Convocation to welcome new students to campus

August 30, 2017 By Doug Erickson

Thousands of first-year students listen during the Chancellor’s Convocation in 2016. Photo: Jeff Miller

Shanthi Cambala remembers entering the Kohl Center for the Chancellor’s Convocation her freshman year and being shocked — so many people!

“I knew I was going to a large school, but this really put it into perspective,” says Cambala, a senior molecular biology major at UW–Madison from Orland Park, Illinois. “It was also very exciting because in the sea of faces, some of those people, though strangers at the time, would become people who mean so much to me now.”

Cambala will be back at convocation this year, this time joining Chancellor Rebecca Blank on stage as the student speaker.

Shanthi Cambala, a senior molecular biology major from Orland Park, Illinois, will be the student speaker at the convocation ceremony on Sept. 5.

The Chancellor’s Convocation, an annual welcome to incoming freshmen and transfer students, will be held Tuesday, Sept. 5, at the Kohl Center from 10:30 a.m. to noon. About 5,500 to 6,000 students are expected to attend.

The 2017 freshman class is anticipated to be the largest in UW–Madison history at about 6,600 students.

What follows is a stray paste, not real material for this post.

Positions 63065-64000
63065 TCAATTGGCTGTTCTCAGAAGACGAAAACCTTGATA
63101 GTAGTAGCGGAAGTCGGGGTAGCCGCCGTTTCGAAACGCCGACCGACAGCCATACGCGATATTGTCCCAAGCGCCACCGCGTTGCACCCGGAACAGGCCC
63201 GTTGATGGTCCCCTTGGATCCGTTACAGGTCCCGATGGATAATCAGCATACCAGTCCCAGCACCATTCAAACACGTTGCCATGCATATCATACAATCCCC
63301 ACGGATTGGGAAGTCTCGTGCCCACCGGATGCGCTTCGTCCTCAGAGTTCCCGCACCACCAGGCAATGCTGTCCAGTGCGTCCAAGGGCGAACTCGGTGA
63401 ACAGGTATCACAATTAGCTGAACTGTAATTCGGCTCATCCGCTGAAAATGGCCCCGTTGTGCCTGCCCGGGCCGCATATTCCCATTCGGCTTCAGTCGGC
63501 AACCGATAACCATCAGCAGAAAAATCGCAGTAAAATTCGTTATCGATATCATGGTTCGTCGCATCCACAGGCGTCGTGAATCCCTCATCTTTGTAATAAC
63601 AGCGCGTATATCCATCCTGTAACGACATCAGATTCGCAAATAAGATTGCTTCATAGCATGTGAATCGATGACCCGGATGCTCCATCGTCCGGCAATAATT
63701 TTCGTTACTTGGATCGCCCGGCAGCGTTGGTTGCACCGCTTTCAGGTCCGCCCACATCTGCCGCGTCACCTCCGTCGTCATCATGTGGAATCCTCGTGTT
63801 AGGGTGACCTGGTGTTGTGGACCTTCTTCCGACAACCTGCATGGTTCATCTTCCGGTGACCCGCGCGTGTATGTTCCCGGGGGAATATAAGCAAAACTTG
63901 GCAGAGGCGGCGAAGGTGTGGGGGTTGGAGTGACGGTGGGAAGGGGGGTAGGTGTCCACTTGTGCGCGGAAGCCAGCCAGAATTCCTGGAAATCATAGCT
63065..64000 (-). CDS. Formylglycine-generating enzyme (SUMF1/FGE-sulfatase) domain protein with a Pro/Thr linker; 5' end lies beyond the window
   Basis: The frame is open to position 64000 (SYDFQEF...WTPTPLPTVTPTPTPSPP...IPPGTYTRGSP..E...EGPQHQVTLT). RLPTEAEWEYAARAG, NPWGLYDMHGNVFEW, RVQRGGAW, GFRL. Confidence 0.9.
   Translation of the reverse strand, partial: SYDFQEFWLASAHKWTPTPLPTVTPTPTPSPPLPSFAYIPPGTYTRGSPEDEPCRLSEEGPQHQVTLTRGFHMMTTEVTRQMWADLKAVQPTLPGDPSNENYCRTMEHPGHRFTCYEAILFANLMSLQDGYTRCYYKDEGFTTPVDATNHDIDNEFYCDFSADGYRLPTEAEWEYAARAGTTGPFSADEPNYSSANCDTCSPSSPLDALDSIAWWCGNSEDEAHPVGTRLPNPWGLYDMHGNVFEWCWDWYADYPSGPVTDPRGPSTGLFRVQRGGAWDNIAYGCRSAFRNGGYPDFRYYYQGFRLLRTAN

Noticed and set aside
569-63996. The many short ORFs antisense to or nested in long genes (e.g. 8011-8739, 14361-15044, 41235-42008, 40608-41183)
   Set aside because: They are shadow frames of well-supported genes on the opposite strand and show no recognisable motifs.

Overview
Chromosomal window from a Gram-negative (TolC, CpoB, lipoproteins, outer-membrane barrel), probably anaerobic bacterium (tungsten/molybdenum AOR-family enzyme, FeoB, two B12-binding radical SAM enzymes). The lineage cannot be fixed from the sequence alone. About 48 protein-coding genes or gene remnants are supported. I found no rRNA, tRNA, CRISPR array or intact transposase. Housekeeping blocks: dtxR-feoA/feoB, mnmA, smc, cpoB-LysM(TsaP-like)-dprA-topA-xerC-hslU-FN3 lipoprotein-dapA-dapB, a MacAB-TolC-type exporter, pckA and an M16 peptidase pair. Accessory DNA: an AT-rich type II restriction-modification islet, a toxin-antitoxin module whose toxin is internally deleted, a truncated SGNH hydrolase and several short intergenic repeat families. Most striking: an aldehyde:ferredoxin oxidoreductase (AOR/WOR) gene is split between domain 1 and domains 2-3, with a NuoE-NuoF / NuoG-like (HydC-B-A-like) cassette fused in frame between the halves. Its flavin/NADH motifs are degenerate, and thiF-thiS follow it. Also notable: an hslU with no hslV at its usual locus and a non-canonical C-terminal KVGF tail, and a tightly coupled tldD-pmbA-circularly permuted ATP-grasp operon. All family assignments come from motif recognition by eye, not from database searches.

Convocation serves as the formal beginning of the student academic experience, and it’s the only time, until graduation, that students will be in an academic assembly with so many of their classmates. The ceremony is sponsored by the Office of the Chancellor and the Center for the First-Year Experience.

Chancellor Blank will officially welcome the new students, as well as share advice on how they can get the most out of their time at UW–Madison.

Sarah Mangelsdorf, provost and vice chancellor for academic affairs, will provide the historical context for convocation and introduce students to other members of the university’s leadership.

Roberta Hill, a professor of English and American Indian studies and director of the American Indian Studies Program, will offer the welcome on behalf of Wisconsin’s First Nations. Patrick Sims, vice provost and chief diversity officer, will speak on behalf of faculty.

Cambala, the student speaker, was selected by the Center for the First-Year Experience from a pool of students who applied for the honor.

“My main goal is to get them excited for what lies ahead,” she says. “I hope I can put them in the right mindset so that they can open themselves up fully to all the university has to offer.”

The a cappella group Redefined and the Wisconsin Brass Quintet will provide music for the event.

As is tradition, students will head to the exits after their inaugural rendition of “Varsity” and receive a free copy of the book selected for this year’s common reading program, Go Big Read. The book is “Hillbilly Elegy” by J.D. Vance, a personal reflection on upward mobility in America as seen through the lens of a white working-class family in the Midwest.